Hydrogelation with a water-insoluble organogelator – surfactant mediated gelation (SMG)†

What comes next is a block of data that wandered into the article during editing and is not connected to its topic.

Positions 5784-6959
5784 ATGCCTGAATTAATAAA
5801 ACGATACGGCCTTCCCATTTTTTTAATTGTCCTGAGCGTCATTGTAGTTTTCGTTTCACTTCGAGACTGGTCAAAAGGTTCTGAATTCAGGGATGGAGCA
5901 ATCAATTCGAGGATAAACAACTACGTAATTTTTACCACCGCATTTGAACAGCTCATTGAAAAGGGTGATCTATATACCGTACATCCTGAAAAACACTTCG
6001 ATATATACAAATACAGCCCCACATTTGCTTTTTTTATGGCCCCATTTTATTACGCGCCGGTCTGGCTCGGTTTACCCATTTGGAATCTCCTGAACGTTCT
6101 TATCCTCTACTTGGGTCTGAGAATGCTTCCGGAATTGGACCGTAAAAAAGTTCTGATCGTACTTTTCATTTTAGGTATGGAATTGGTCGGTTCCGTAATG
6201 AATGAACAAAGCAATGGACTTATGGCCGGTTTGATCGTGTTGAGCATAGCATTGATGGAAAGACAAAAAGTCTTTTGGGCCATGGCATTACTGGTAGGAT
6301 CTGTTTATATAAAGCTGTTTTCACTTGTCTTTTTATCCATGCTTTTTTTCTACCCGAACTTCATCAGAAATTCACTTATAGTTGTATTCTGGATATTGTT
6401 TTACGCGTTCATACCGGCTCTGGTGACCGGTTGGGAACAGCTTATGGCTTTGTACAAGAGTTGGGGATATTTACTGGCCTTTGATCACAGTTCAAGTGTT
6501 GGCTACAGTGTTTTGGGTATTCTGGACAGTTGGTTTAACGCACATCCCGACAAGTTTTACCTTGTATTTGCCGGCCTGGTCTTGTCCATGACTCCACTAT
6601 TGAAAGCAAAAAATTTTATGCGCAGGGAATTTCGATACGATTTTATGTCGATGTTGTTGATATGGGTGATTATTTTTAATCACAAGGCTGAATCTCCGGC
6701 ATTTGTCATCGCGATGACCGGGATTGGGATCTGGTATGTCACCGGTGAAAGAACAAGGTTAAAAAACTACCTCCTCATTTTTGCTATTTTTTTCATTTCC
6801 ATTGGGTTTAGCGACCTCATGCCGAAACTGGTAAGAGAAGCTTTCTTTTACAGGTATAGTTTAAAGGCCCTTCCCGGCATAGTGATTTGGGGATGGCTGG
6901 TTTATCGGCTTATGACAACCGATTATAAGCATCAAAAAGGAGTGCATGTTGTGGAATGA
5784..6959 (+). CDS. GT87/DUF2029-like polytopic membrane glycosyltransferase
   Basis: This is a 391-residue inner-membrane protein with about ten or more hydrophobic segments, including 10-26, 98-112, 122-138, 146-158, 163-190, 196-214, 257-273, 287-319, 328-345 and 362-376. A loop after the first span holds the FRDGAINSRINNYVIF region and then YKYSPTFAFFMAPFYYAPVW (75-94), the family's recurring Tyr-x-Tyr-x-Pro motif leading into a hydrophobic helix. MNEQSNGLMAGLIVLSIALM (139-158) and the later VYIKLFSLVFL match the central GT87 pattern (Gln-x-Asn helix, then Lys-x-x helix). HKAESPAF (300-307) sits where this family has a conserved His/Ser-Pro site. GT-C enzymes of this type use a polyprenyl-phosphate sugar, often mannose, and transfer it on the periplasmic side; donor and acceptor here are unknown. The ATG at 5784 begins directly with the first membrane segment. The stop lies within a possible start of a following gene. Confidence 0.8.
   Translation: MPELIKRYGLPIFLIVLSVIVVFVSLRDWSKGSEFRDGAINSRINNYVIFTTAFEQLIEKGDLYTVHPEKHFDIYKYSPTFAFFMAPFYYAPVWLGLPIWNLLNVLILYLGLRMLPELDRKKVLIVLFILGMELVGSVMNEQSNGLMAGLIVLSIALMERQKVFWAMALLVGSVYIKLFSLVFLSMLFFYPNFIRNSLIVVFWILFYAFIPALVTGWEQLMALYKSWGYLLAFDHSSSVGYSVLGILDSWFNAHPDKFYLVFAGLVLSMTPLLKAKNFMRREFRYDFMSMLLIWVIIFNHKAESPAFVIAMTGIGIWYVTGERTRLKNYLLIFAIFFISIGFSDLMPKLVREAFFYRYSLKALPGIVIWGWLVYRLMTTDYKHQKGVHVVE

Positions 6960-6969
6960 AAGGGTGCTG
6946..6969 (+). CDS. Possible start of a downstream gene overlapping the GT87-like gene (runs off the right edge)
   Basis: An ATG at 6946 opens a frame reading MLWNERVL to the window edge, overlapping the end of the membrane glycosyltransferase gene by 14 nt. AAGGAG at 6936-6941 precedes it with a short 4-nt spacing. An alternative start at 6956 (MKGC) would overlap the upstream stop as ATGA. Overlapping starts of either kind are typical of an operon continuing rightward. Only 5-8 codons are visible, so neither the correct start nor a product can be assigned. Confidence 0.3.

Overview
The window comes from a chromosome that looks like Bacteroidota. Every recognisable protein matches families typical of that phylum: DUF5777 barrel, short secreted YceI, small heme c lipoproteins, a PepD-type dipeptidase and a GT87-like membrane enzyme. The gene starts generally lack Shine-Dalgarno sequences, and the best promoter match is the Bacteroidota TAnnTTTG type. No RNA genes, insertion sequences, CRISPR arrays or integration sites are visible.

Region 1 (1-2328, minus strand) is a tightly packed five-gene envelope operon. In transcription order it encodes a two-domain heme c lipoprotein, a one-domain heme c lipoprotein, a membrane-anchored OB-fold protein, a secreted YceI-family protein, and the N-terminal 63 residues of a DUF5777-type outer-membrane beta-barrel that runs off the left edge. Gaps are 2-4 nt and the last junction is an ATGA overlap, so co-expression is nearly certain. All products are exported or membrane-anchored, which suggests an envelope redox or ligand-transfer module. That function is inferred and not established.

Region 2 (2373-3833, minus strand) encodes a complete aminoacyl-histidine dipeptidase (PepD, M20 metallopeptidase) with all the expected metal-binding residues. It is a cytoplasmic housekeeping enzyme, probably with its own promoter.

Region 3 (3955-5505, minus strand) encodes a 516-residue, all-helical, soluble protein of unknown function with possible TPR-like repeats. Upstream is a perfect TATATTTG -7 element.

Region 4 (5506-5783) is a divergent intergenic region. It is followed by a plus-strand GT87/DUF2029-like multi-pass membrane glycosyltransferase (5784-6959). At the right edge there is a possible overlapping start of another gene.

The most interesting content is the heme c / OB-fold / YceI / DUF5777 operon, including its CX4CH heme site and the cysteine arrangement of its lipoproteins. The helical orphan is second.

The low-molecular-weight gelator (LMG) 12-hydroxyoctadecanoic acid (12-HOA) is insoluble in water, but can be solubilized in surfactant micelles. We therefore solubilized 12-HOA at 80 °C in an aqueous solution of cetyltrimethylammonium bromide (CTAB) containing spherical micelles. On cooling this system down to room temperature, a hydrogel is obtained. We will refer to this process as “surfactant-mediated gelation” (SMG). The hydrogels were formed at a lower 12-HOA concentration when sodium salicylate (NaSal) was added to the CTAB system, which induced the formation of wormlike micelles. Hydrogels obtained by SMG from spherical and wormlike micelles are referred to as gelled micellar phases (GMs) and gelled wormlike micellar phases (GWLMs), respectively. Optical microscopy and transmission electron microscopy (TEM) showed that 12-HOA forms self-assembled fibrillar networks (SAFiNs) in both GMs and GWLMs. The sol–gel transition temperature, Tsol–gel, of the GWLM samples was higher than that of the GM samples. Dynamic rheological measurements revealed gel properties (G′ > G′′ at all angular frequencies) for both gels; however, a higher viscoelasticity was observed for the GWLM samples, which in turn, was reflected in the higher Tsol–gel. Small- and wide-angle X-ray scattering (SWAXS) showed that micelles and gel fibers coexist in the GM and GWLM samples. Our study demonstrates the gelation of aqueous micellar solutions with water-insoluble LMGs.